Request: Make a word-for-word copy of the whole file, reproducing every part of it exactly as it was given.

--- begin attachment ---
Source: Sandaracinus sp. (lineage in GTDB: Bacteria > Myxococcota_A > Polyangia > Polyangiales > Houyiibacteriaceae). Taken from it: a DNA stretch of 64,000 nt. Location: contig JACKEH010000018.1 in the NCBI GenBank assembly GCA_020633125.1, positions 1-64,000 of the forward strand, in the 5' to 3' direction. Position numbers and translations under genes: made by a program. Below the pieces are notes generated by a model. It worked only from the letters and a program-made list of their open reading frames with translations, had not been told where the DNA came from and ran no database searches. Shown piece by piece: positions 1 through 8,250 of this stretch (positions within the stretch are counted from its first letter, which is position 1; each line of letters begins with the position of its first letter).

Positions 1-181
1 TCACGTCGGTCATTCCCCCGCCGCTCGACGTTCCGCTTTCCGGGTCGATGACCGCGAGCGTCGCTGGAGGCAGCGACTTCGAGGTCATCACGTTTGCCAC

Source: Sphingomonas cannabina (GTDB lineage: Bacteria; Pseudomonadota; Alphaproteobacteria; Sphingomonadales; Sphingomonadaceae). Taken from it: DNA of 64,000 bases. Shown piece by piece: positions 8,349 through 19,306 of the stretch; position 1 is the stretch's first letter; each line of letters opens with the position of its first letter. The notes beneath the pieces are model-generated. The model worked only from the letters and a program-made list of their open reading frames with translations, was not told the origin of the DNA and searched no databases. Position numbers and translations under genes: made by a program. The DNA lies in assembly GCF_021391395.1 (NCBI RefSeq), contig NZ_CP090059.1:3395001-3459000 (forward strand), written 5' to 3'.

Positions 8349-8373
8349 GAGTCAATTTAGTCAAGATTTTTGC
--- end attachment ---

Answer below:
Source: Sandaracinus sp. (lineage in GTDB: Bacteria > Myxococcota_A > Polyangia > Polyangiales > Houyiibacteriaceae). Taken from it: a DNA stretch of 64,000 nt. Location: contig JACKEH010000018.1 in the NCBI GenBank assembly GCA_020633125.1, positions 1-64,000 of the forward strand, in the 5' to 3' direction. Position numbers and translations under genes: made by a program. Below the pieces are notes generated by a model. It worked only from the letters and a program-made list of their open reading frames with translations, had not been told where the DNA came from and ran no database searches. Shown piece by piece: positions 1 through 8,250 of this stretch (positions within the stretch are counted from its first letter, which is position 1; each line of letters begins with the position of its first letter).

Positions 1-181
1 TCACGTCGGTCATTCCCCCGCCGCTCGACGTTCCGCTTTCCGGGTCGATGACCGCGAGCGTCGCTGGAGGCAGCGACTTCGAGGTCATCACGTTTGCCAC

Source: Sphingomonas cannabina (GTDB lineage: Bacteria; Pseudomonadota; Alphaproteobacteria; Sphingomonadales; Sphingomonadaceae). Taken from it: DNA of 64,000 bases. Shown piece by piece: positions 8,349 through 19,306 of the stretch; position 1 is the stretch's first letter; each line of letters opens with the position of its first letter. The notes beneath the pieces are model-generated. The model worked only from the letters and a program-made list of their open reading frames with translations, was not told the origin of the DNA and searched no databases. Position numbers and translations under genes: made by a program. The DNA lies in assembly GCF_021391395.1 (NCBI RefSeq), contig NZ_CP090059.1:3395001-3459000 (forward strand), written 5' to 3'.

Positions 8349-8373
8349 GAGTCAATTTAGTCAAGATTTTTGC